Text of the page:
If you're struggling to lose weight, then be careful who you eat with. Scientists say we tend to consume a similar amount as our dining companions, and at the same pace.
The findings apply most directly to women, who are more concerned with social norms surrounding eating, say Dutch researchers.
They filmed 70 pairs of average-weight young women - a participant and an actor - sitting down for a meal together. Each was served the same dinner and told to eat as much or as little as they liked.
They found the participants immediately began copying the other diner in the number and timing of their mouthfuls - taking a bite within five seconds of the other person. They were three times more likely to do this at the beginning of the meeting, a sign they were trying to build on the relationship.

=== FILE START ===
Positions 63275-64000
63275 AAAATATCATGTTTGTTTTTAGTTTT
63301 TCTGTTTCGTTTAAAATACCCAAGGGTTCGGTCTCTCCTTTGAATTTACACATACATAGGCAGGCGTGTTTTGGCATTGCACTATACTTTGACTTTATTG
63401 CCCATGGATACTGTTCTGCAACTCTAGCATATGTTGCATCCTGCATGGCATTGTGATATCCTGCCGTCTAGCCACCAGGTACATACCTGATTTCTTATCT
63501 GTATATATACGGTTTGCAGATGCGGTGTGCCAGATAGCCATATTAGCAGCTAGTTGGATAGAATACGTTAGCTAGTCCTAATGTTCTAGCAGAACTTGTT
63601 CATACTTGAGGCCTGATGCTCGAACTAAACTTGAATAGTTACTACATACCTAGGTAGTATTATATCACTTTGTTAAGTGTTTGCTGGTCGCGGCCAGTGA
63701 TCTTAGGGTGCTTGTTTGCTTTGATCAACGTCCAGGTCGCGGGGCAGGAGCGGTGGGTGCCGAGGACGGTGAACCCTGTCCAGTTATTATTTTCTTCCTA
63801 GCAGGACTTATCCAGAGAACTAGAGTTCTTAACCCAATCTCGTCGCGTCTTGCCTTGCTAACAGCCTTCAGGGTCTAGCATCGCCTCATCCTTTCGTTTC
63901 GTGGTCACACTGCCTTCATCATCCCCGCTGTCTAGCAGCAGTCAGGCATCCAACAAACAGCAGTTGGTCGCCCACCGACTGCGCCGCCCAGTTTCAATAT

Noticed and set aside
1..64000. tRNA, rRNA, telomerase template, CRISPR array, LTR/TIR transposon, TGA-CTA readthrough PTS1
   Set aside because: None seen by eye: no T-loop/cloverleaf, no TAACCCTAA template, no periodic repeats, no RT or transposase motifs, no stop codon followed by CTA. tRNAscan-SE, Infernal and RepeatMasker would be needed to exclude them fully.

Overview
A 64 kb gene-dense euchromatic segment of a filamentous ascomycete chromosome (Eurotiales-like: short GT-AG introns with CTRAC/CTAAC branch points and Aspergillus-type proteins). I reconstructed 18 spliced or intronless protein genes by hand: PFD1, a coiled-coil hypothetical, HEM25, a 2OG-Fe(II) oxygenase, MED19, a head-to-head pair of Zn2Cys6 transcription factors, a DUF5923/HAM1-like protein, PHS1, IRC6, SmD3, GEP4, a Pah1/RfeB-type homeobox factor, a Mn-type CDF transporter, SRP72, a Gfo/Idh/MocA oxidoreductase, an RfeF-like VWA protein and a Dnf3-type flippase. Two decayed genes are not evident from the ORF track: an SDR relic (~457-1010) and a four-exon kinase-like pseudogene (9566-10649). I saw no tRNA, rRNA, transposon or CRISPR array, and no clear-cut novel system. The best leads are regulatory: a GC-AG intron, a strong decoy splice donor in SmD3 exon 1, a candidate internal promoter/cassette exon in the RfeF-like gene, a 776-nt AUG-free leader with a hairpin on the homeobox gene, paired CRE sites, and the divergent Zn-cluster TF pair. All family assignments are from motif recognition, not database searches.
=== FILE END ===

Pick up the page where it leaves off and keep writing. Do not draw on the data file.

Lead author Roel Hermans of Radboud University in the Netherlands said the findings built on research showing women use other people as a model for "appropriate" eating.
It is unclear whether this was a conscious move not to appear to be overindulging or something they do without realising.
"We found a really strong correlation between how many bites the young women took," Mr Hermans said in the journal PLoS ONE.
Further research could show if the mimicking effect was different for a relative or friend compared with a new acquaintance.
- DAILY MAIL